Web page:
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Title:Reading for democratic citizenship: A new model for readers’ advisory
Author(s):Lawrence, E.E.
Director of Research:Knox, Emily J.M.
Doctoral Committee Chair(s):Knox, Emily J.M.
Doctoral Committee Member(s):McDowell, Kate; Renear, Allen; Furner, Jonathan
Department / Program:Information Sciences
Discipline:Library & Information Science
Degree Granting Institution:University of Illinois at Urbana-Champaign
Subject(s):Readers' Advisory
Information Ethics
Aesthetic Education
Abstract:Readers’ advisors are tasked with suggesting leisure reading materials to library patrons. The current discourse within the field has it that these advisors ought to adhere to (what I am calling) a pure preference satisfaction model wherein they aim to satisfy readers’ existing preferences without judging or attempting to alter them. On this standard view, Readers’ Advisory (RA) operates as a kind of “matchmaking service” in which advisors pair readers with books they are likely to enjoy in an effort to promote the act of reading simpliciter. Constituted as such, the service sets regulative ideals of pure preference satisfaction and aesthetic neutrality for its practitioners. While such an approach to RA is politically commendable in some respects, in this dissertation I interrogate the incompatibilities that have emerged between theory and practice as a result of higher-level moral principles to which librarians are committed. In so doing, I provide a critical inventory of the (in some cases intractable) tensions evident in contemporary RA service, going on to offer normative critiques of the dominant moral framework underpinning RA. The first of these concerns the various ways in which RA functions as a prescriptive project; the second takes aim at the moral conflict between the pure preference satisfaction approach and critical practitioners’ policies of committing a priori to the recommendation of diverse books; finally, the third critique argues that the promotion of popular fiction—a core activity of contemporary readers’ advisors—presently lacks a compelling theoretical justification rooted in the political purpose of the public library. In each case, I recommend theoretical revisions that will help to alleviate harms associated with the problems identified. In light of the cumulative effects of these revisions, I propose a new unified theory of the modified RA practice: an alternative aesthetic education model that both privileges genuine aesthetic experience and is grounded in the library’s overarching democratic project. Drawing on insights from reader-response criticism, I argue that leisure reading is valuable in part because it offers us opportunities to deliberate on our aesthetic experiences, creatively testing out our ideas, listening and responding to competing views, and establishing mutually-acceptable interpretive norms in communities of differently-situated readers. To do this well, we must be confident in articulating and giving reasons for our own beliefs but also willing to readjust in light of new evidence and persuasive argumentation. Working through this process with literature helps to cultivate in participants certain epistemic, moral, and perceptual virtues necessary to full democratic engagement, including intellectual humility, open-mindedness, and testimonial justice. Ultimately, I hold that RA-as-aesthetic-education functions as a dynamic forum for readers to practice democratic citizenship and thus develop its requisite character traits. The new model both furthers the political aims of the public library and reestablishes continuity between theory and critical practice.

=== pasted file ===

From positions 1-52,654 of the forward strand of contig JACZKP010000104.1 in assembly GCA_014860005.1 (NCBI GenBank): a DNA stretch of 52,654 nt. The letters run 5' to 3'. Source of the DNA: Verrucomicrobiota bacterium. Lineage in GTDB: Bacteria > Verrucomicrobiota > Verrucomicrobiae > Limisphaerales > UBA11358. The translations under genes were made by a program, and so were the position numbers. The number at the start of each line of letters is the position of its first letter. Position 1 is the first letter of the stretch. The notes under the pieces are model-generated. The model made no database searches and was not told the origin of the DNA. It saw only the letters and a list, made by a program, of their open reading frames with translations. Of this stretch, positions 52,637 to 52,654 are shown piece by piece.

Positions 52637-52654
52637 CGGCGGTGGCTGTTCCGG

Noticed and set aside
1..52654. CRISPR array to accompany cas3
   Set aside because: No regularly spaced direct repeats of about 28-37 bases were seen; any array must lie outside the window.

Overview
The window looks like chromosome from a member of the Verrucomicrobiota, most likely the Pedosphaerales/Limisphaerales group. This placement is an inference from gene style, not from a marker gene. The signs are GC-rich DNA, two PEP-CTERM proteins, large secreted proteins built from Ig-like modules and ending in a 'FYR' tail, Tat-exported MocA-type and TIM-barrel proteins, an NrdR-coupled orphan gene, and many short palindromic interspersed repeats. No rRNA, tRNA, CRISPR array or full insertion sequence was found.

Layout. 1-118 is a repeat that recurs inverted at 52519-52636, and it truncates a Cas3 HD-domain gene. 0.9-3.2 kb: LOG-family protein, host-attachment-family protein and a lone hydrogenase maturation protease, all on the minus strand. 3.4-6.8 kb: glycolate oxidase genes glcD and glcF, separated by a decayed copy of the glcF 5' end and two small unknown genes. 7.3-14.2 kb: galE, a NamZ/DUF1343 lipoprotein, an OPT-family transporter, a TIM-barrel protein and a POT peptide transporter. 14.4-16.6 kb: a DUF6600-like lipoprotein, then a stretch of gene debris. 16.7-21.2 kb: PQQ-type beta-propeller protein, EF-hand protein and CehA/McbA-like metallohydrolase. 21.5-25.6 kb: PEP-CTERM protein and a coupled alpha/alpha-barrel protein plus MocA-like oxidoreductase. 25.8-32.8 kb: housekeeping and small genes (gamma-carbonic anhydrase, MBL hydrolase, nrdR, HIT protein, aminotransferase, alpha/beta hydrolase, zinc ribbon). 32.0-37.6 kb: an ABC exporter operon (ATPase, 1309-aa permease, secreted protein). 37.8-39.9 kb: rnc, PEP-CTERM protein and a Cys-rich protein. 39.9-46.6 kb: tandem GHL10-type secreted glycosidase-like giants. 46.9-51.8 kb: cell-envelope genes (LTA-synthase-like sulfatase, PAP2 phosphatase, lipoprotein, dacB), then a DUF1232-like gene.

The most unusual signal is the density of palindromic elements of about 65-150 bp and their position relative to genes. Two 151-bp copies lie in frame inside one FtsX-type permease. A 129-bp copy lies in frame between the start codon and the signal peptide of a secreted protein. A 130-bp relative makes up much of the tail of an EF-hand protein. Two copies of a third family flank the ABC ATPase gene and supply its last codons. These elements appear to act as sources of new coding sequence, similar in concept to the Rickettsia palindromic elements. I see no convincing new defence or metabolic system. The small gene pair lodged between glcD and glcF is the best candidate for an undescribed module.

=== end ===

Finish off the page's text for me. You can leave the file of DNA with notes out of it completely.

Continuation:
Issue Date:2019-04-10
Rights Information:Copyright 2019 E.E. Lawrence
Date Available in IDEALS:2019-08-23
Date Deposited:2019-05

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